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Here are more tips on how to overcome putting things off from “Why Your Brain Loves Procrastination” by Susannah Locke (https://getpocket.com/explore/item/why-your-brain-loves procrastination?utm_source=pocket-newtab, 4/18/16, accessed 2/5/20). Make sure you’ve read part one of this two-part blog which explains why you need to engage in self-compassion rather than self-criticism if you put things off—then, read on.
Tim Pychyl, psychologist and Carleton University in Ottawa, Canada professor explains recent research that makes a good deal of sense: “. . . what’s happening with procrastination is that ‘present self’ is always trumping ‘future self’ . . . Some people see these selves as completely distinct, and some people see them totally overlapping. The people who see the present and future self as more overlapping have more self-continuity and report less procrastination.”
After reading this article I spent a session with a client who keeps stalling on taking walks that she swears she wants to take. First, I helped her drop the anger at herself for not doing what she says she want to do. We agreed that she could be a tad disappointed but that her goal was to be compassionate with herself when she didn’t meet her own standards. She said she felt much better being kind to herself than unkind which was a fine start. Then I helped her imagine her future, healthier self doing better because she was taking walks. She mentioned that her blood pressure would decline, she’d feel less stressed and that she might even invite her young son along so that they could spend quality time together. Just by talking about the future in specific terms, she acknowledged feeling more connected to her future self.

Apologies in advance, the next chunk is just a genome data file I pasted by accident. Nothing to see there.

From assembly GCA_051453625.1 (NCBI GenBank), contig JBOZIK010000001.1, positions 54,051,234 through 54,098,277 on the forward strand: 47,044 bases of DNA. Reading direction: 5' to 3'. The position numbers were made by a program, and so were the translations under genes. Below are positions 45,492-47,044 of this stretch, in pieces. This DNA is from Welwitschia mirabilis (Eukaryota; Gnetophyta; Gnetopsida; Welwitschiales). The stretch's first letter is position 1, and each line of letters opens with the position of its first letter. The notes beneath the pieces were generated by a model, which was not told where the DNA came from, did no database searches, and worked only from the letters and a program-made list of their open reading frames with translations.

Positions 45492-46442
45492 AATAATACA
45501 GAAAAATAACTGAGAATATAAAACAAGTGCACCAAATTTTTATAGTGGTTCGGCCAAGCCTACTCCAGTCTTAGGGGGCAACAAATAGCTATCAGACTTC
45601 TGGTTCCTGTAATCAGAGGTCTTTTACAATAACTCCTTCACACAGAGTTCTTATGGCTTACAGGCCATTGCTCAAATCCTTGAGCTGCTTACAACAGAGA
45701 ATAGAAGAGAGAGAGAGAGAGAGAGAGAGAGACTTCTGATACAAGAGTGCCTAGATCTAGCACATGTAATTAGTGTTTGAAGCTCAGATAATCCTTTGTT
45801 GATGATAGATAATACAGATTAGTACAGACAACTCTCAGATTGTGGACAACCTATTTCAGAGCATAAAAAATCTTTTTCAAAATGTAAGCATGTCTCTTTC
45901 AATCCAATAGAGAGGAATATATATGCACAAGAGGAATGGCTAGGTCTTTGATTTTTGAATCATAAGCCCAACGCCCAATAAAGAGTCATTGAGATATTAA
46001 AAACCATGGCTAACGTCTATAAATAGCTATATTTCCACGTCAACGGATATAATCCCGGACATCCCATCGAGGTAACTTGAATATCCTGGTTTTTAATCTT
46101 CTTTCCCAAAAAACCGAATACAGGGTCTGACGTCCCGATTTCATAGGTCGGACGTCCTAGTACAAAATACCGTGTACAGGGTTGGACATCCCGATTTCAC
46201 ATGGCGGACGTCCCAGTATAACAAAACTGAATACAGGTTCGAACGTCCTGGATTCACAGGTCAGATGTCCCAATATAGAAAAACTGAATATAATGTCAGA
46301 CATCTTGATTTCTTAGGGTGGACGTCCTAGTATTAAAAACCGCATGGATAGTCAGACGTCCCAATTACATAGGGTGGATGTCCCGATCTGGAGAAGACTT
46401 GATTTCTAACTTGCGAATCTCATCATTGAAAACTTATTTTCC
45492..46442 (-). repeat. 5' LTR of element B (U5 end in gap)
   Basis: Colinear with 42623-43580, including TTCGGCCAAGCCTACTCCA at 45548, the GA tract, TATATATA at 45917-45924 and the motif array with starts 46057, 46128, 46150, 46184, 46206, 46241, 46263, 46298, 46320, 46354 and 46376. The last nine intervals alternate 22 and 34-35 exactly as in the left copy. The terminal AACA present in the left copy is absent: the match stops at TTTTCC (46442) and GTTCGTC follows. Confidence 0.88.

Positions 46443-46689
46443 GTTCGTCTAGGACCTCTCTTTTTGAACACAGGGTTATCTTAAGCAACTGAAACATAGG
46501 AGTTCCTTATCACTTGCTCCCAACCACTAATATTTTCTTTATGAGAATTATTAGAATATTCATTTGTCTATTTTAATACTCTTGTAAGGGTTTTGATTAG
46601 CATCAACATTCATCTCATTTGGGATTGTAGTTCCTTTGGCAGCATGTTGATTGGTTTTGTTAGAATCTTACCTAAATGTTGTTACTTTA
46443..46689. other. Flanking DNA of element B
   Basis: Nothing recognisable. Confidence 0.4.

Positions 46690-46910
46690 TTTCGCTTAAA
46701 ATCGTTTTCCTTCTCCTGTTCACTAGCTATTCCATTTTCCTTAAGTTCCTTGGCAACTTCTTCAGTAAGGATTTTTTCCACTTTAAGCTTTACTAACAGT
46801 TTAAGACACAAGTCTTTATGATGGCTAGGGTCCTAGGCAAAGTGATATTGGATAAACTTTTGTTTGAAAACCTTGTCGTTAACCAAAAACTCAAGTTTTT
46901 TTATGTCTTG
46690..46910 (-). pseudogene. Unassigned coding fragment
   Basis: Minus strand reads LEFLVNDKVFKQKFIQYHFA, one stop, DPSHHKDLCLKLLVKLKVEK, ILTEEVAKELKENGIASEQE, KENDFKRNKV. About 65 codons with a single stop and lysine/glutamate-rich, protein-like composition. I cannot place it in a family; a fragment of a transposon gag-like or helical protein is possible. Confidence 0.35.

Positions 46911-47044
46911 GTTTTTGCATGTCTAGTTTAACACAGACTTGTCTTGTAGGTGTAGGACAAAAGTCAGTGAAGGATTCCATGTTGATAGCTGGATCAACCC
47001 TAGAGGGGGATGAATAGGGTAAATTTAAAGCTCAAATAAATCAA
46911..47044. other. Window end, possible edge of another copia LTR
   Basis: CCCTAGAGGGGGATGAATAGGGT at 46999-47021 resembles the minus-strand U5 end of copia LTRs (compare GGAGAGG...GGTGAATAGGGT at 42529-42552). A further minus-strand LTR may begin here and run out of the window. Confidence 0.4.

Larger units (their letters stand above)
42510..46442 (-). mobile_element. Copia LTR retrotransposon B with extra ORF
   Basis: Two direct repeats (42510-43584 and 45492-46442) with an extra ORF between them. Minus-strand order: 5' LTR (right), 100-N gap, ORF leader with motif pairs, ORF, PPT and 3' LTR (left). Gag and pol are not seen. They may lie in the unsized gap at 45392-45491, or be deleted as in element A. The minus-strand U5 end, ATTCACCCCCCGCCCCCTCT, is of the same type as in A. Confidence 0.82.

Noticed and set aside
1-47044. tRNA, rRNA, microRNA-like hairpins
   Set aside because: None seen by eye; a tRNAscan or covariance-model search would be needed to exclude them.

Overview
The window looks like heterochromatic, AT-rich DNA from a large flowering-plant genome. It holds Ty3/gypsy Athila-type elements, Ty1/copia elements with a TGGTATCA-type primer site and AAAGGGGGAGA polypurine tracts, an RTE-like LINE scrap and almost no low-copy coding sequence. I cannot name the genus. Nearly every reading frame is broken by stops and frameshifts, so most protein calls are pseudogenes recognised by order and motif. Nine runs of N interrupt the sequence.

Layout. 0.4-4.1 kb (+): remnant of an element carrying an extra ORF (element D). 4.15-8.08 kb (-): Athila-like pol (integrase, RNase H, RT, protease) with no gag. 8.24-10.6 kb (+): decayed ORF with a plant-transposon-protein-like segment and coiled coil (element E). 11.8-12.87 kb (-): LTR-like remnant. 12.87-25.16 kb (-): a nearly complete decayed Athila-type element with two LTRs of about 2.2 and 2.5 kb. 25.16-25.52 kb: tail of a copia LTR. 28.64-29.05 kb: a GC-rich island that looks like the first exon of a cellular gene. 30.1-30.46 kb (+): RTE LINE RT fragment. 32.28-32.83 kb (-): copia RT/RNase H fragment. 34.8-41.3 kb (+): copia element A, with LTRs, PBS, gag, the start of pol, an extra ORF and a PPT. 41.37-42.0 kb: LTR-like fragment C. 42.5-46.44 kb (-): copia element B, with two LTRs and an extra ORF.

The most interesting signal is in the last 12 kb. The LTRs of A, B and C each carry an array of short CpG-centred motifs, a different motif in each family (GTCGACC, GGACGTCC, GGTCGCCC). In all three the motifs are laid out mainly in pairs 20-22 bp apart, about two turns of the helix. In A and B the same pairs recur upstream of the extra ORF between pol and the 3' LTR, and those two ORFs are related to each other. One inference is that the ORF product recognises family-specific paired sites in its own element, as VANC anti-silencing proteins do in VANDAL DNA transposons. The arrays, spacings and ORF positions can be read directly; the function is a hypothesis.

Another tip that Pychyl recommends is for people to tell themselves “I’m just gonna get started” rather than to “just do it.” Talking about taking first steps in the direction of a goal bypasses feeling the pressure to commit which makes some folks uncomfortable. It’s similar to what I was told in a stop smoking program scores ago and to AA’s motto of one day at a time. Tell yourself you’ll just do an activity (or change in habit) once—just for now you’ll take a walk, eat only half the food on your plate, or not watch TV and munch on snacks at the same time.
There are more tips in the article. The idea is to use all of them to curb procrastination —self-compassion, envisioning your future self, setting intentions, avoiding distraction, and telling yourself you’re just going to get started. Give them a try and see if you get more things done.
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